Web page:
<Text>I am synchronous</Text>
      </View>
    );
  }
}

SyncRegistry.registerComponent('SyncSnippet', () => SyncSnippet);

From the native side, the RCCSyncRootView would support two main actions: being created and updating its props. The main requirement we have, which is the novel thing with this approach, is that these two actions will complete in the native realm without jumping over the bridge to JavaScript!

The API for the two actions will look like:

NSDictionary *props = @{@"name": @"John Snow"};
RCCSyncRootView *rootView = [[RCCSyncRootView alloc] initWithBridge:_bridge 
                                                         moduleName:@"SyncSnippet" 
                                                  initialProperties:props];
[_someView addSubview:rootView];
NSDictionary *props = @{@"name": @"Mister Targaryen"};
[rootView updateProps:props];

Keep in mind that RCCSyncRootView extends RCTRootView so it supports the same interface.

How

This repo contains a working proof of concept that satisfies the above requirements. How does it work?

Since the React logic for the synchronous components is still defined in JavaScript, when the component is registered in SyncRegistry (usually on JavaScript initialization), we're going to create a serializable template recipe of how to instantiate it from native. This template will be serialized and sent over the bridge once during initialization.

We'll store the recipe in native and when we need to create a new RCCSyncRootView or update its props, we'll go over the recipe in native and manually execute the low level UIManager commands needed. If you're not familiar with UIManager, this is the core native module that actually creates and updates the native counterparts of the React components in React Native. When React reconciles the component tree in JavaScript, the diff is translated into UIManager commands that are sent over the bridge. This happens when React renders a component. These unit tests do a good job of explaining the spec in code.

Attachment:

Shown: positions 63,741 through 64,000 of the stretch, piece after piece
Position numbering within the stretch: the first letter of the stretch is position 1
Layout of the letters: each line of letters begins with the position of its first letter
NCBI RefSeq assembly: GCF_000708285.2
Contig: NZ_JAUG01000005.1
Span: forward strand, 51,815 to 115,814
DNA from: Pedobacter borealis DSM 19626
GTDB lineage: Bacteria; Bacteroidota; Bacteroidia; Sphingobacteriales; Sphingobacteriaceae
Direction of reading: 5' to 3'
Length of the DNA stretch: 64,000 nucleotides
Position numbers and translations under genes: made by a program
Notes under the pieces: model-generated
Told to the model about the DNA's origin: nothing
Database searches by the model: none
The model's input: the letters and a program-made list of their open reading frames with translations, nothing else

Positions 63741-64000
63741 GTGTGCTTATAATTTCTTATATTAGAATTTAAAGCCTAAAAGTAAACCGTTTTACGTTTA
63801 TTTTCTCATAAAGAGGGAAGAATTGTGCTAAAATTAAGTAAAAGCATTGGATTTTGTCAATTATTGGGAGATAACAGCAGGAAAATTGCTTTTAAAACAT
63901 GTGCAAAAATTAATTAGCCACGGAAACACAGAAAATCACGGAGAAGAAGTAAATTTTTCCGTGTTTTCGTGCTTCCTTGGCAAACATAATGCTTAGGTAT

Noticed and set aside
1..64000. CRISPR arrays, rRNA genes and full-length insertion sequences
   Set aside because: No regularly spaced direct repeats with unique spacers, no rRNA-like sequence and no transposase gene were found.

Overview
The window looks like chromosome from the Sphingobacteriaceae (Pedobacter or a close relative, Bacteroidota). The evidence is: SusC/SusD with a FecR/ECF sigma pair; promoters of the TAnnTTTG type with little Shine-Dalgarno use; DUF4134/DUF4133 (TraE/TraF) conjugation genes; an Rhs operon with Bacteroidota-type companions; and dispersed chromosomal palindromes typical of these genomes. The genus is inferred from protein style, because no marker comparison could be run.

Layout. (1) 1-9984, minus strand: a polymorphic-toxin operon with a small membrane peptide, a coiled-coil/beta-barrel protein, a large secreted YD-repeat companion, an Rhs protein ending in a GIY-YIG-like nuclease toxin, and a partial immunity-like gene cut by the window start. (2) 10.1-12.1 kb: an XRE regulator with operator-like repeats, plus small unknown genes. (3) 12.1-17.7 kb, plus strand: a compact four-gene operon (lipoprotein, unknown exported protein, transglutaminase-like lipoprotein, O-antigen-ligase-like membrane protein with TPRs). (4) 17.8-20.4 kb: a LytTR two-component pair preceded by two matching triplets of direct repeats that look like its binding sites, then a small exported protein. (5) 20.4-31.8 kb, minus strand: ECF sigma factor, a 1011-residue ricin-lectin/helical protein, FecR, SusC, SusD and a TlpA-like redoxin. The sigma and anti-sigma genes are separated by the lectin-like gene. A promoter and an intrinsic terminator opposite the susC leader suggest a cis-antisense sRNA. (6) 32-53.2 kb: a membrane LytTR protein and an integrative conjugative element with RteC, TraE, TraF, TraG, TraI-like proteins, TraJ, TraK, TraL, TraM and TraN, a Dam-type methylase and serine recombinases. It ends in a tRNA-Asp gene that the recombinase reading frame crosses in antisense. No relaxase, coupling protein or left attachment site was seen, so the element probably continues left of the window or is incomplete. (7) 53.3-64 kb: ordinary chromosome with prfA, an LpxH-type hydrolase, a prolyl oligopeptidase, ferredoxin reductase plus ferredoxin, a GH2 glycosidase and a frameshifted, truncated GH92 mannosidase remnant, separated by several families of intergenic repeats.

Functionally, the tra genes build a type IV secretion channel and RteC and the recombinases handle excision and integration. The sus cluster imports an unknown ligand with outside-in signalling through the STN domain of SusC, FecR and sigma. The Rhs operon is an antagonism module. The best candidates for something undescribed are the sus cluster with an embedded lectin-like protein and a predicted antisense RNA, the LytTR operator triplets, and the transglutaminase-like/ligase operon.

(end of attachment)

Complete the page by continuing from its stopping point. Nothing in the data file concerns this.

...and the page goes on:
But how can we know which UIManager commands are needed? Well.. we can cheat. We can run the React Native render function in JavaScript manually during initialization and swizzle the UIManager temporarily so instead of actually sending the real commands over the bridge, it will just write them down in our recipe. You can see this here.

Limitations

When rendering a synchronous component in runtime, we're just following the recipe and not actually running the JavaScript render code. This means our synchronous component tree has to be 100% declarative. We're not allowed to place any business logic in it except passing around props.

But what if our components require imperative business logic during render? We will have to implement this in native. I'm thinking about defining a new class of React Native components called "declarative components" which satisfy this requirement. Only these types of components could be used for synchronous render. We can eventually port all the core React Native components to be part of this family, just by moving any business logic they have in JavaScript to native. A bit time consuming but not difficult.

Next Steps

One of the most interesting use-cases relevant for applying this technique is lists. We already have an older working proof of concept for a list view in React Native which uses native row recycling and synchronous rendering - the code is available here.

The new API presented here with a synchronous root view is much cleaner and general purpose. A nice exercise would be to take the list view proof of concept and reimplement it with synchronous root views for the rows.

Thanks

Thanks to @DanielZlotin and @bogobogo for helping bring the poc to life.